Igor's Blog

"... no matter what they tell you, it's always a people problem!"

Thursday, October 27, 2005

Stubs or Mocks - State or Behavior - Testing or Design

A colleague of mine, Siva post a short blog entry Mocks are evil!, which became very interesting debate about OO programming and design, how we thing about verifying and designing our objects as well as the standard argument about Mocks or Stubs. I think that it is very interesting debate that I will repost on my blog as well. Siva is arguing that using Mocks is not always the best thing to do. I completely agree with that but I disagree about the importance of state testing for good OOD.

Siva said: Mocks are evil!
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Igor said...

This could be seen in two ways:

1) We are testing the implementation rather than verifying behavior.

And this is exactly what we do. Example, my method should call dao in order to persist to db. I don’t want to know if we actually persist the object, I just want to now whether particular method of the INTERFACE of the dao is called. Interface identifies behavior. That’s why I want to verify this behavior.

2) As our interactive based tests are tied to implementation, refactoring becomes a pain. Refactoring will take more time as we need to fix interactive based tests.

Since we don’t care about the actual implementation of the method, this could save us a lot of troubles when we change, refractor or substitute different objects (implementation) for the tested interface method. If we have problems with the mocks when we refractor, this means, the behavior has changed and that is what we are testing. If we don’t care about the behavior then we are probably better off with stubs.

3) It puts us in wrong perspective. Instead of thinking in terms of behaviors in our unit (tests / contexts) we end up thinking about implementation like whether this method calls that method.

If you use real object, then you think about the state of this object and not for their behavior, which is no any different than thinking about db tables.

Otherwise, I feel your pain. Probably, we should use them more rationally.

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Siva Jagadeesan said...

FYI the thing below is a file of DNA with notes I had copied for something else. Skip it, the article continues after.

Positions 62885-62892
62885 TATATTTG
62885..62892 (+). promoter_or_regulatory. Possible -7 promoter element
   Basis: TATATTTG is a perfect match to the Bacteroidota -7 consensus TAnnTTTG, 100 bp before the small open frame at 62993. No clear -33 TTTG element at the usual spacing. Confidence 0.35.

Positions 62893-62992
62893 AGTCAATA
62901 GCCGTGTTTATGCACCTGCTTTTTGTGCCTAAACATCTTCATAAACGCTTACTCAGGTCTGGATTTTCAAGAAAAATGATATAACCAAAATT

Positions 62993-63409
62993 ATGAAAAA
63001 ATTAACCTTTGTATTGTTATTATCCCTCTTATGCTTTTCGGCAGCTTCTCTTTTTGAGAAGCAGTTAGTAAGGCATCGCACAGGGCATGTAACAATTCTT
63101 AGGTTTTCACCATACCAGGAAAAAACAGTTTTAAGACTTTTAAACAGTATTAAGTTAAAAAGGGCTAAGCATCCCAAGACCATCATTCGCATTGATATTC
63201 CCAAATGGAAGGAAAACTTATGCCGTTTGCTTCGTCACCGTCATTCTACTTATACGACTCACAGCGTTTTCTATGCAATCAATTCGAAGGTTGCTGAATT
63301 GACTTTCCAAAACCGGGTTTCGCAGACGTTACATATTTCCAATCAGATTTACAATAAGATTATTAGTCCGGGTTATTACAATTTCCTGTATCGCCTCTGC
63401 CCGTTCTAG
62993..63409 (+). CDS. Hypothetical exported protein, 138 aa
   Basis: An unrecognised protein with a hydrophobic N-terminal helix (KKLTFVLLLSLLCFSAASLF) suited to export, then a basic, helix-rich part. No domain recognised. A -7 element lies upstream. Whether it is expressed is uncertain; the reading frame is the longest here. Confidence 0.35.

I don’t want to know if we actually persist the object, I just want to now whether particular method of the INTERFACE of the dao is called.

Igor I accept with u. This above scenario is a good example for interactive based testing.

Take this code snippet for example.

public void doSomethingAndSave(){
doSomething();
getDao().save();
}

For the above method, we might have these following behaviors to verify.

Behavior 1) shouldCallDaoSave
Behavior 2) shouldDoSomething

Behavior 1 is perfect for using interactive based testing. By using mock we could avoid going to database.

In behavior 2, we do not care whether it is calling getDao().save(), all we want to verify is whether it is doing “something" that we specify. In this situation state based testing is better than interactive based testing. By using dummy stubs, we do not have to change this behavior even if we decide not save anything after doing “something”. But if we used interactive based testing for this behavior, then we would have to fix this behavior (even though nothing has changed in behavior that it specifies) when we refactor this method not to save anything.

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Igor said...

In 1) you are interested in how the dao will behave. That’s when you need a mock to verify its behavior as you pointed out.

In 2) you have behavior specification that tests exactly “doSomethingElse”. So, in this case you don’t need to mock dao because you don’t verify its behavior. You should have one assert/verification per test, so you testing/verifying the dao at all. You just need to stub it. However, I don’t think that state testing has anything to do with this situation. If you stub it, you don’t check for the state at all.

I believe that state testing is not good approach to OO design. It makes us think in terms of data holders (aka db tables) instead of thinking about object behavior and object collaboration. Since, one of the principles of OOP is hiding the state of the object and providing specific behavior, we should avoid thinking of the state of the object. That’s one of the major reason why most of the object that we see are data holders with public getters and setters. I would prefer to see object without any public getter or setter rather with methods giving me some behavior.

So in summary, I completely agree that we should use mock with great deal of consideration. Also, most of the times stubs would be more appropriate. Yet, don’t confuse using stubs with state testing. I completely disagree that state testing can be any good for OOP.

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Siva Jagadeesan said...

Igor I agree with you :)

Quote from Martin’s article about state based testing,